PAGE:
February 19, 2013
By Dan Namowitz
The FAA is requesting proposals from prospective developers of six sites for testing unmanned aircraft systems (UAS) as the agency studies how to integrate the pilotless vehicles into the nation’s airspace.
The expanding role of UAS marks “a major next step in aviation innovation,” the FAA said, soliciting proposals from state and local governments, universities, and other entities to develop the test ranges, as directed last year by Congress. The six sites will be selected later this year.
Research at the sites will help identify the certification and navigation requirements for UAS before they are allowed to take their place alongside manned aircraft in the National Airspace System.
Not every test site will possess all the attributes needed for gathering the data needed about UAS, the FAA said. Combined, however, they should provide “the appropriate environment and opportunities” to measure how UAS interact with diverse geographic, climatic, and ground infrastructure conditions, as well as population densities.
AOPA is a member of the FAA aviation rulemaking committee established to study issues raised by the integration of UAS into the National Airspace System. The association has long maintained that UAS should be brought into the system only when their ability to sense and avoid other aircraft assures a seamless integration.
Transportation Secretary Ray LaHood emphasized the need for the program to produce a clear risk assessment.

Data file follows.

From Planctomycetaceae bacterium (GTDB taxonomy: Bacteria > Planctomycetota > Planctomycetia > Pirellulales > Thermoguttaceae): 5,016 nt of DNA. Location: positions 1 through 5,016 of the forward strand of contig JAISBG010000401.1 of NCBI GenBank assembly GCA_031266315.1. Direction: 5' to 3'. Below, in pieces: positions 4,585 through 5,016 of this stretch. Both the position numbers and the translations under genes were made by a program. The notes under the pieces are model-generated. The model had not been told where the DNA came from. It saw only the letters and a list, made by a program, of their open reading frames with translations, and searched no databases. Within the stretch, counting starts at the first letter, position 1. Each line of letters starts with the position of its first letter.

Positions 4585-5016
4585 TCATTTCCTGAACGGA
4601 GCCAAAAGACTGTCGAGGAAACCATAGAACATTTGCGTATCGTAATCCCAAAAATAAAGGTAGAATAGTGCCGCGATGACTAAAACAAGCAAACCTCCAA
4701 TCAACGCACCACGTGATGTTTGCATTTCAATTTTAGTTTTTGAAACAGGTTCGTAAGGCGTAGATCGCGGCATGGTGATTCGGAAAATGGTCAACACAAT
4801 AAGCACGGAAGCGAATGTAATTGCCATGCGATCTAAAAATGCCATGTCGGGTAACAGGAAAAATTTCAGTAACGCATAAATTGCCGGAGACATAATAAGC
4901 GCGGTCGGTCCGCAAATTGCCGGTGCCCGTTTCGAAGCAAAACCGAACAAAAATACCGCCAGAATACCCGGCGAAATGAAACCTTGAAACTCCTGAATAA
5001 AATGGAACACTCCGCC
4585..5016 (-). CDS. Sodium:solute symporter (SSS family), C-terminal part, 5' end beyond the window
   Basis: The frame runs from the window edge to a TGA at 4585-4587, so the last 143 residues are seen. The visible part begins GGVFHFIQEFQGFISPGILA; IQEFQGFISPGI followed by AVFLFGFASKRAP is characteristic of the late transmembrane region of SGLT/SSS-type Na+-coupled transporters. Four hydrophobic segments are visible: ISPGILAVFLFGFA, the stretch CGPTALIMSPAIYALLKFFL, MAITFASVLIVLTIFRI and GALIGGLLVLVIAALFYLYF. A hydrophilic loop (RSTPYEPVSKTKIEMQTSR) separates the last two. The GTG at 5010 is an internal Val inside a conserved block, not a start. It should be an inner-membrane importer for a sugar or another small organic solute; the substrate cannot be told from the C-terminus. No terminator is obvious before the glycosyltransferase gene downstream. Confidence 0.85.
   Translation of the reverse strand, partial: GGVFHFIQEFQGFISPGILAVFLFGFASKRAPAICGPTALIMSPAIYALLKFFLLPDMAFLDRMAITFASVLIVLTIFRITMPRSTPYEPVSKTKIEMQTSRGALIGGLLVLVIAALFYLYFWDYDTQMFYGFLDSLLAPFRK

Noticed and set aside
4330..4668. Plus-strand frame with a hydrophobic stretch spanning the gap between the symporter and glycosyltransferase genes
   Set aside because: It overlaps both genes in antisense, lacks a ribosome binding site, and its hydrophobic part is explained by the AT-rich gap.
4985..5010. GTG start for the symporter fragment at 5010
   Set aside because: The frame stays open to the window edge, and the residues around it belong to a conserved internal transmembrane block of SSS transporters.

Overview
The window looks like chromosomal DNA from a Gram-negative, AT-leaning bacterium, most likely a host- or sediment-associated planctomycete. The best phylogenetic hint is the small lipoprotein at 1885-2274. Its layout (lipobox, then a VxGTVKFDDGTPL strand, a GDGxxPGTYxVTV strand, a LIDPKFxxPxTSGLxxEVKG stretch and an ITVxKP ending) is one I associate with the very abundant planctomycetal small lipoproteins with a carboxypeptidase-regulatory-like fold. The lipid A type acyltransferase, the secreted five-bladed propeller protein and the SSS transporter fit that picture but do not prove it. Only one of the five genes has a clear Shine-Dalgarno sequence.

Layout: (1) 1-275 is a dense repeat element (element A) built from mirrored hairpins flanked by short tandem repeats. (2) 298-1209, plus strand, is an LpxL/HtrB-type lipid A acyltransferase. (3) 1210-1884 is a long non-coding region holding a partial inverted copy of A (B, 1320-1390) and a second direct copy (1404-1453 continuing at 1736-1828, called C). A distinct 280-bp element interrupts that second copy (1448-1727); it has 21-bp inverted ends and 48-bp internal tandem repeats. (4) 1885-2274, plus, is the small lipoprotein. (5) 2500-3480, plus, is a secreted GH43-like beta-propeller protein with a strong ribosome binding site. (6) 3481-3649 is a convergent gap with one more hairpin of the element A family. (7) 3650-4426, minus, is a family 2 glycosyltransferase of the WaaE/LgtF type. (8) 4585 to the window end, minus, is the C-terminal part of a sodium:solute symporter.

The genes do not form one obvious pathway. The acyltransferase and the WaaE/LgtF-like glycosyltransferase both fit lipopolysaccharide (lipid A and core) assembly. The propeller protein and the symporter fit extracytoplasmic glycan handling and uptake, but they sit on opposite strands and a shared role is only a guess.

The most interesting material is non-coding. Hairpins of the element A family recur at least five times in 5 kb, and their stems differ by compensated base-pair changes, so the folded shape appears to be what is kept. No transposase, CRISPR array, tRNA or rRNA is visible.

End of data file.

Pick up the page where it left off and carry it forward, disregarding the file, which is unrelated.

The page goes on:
“Our focus is on maintaining and improving the safety and efficiency of the world's largest aviation system,” he said in the announcement of request for test site proposals. “This research will give us valuable information about how best to ensure the safe introduction of this advanced technology into our nation’s skies.”
The FAA also sought public input on privacy standards for the testing program, noting that test-site operators would have to ensure their adherence to “widely accepted” privacy principles when gathering data.
Before the 60-day comment period on the test site proposal expires, the FAA will host an “online listening session” on its proposed approach to privacy, the agency said in a Feb. 14 news release.
The FAA’s announcement said UAS present “economic opportunities” for communities selected for the testing program, and for the aerospace industry.
Members may submit comments on the FAA’s privacy approach, citing Docket No: F AA-2013-0061, online or by mail to Docket Operations, M-30; U.S. Department of Transportation (DOT), 1200 New Jersey Avenue, SE, Room Wl2-140, West Building Ground Floor, Washington, DC 20590-0001. Please share your comments with AOPA.
Dan Namowitz is an aviation writer and flight instructor. He has been a pilot since 1985 and an instructor since 1990.
Department of Transportation,
Transportation Security Administration chief John Pistole announced Oct. 16 that he would retire from the helm of the agency on Dec. 31. According to the TSA, Pistole is the longest serving administrator the agency has had. His nomination to head the TSA was confirmed in 2010.
At an Oct. 2 meeting hosted by AOPA, U.S. CBP leaders met with their counterparts from Canada to discuss ways to ease GA border crossings.
Veteran airshow pilot Charlie Schwenker was flying slower to help wing walker Jane Wicker get into position on the modified Stearman’s bottom wing.
VOLUNTEER AT AN AOPA FLY-IN NEAR YOU!
SHARE YOUR PASSION. VOLUNTEER AT AN AOPA FLY-IN. CLICK TO LEARN MORE >>>
VOLUNTEER LOCALLY AT AOPA FLY-IN! CLICK TO LEARN MORE >>>
BE A PART OF THE FLY-IN VOLUNTEER CREW! CLICK TO LEARN MORE >>>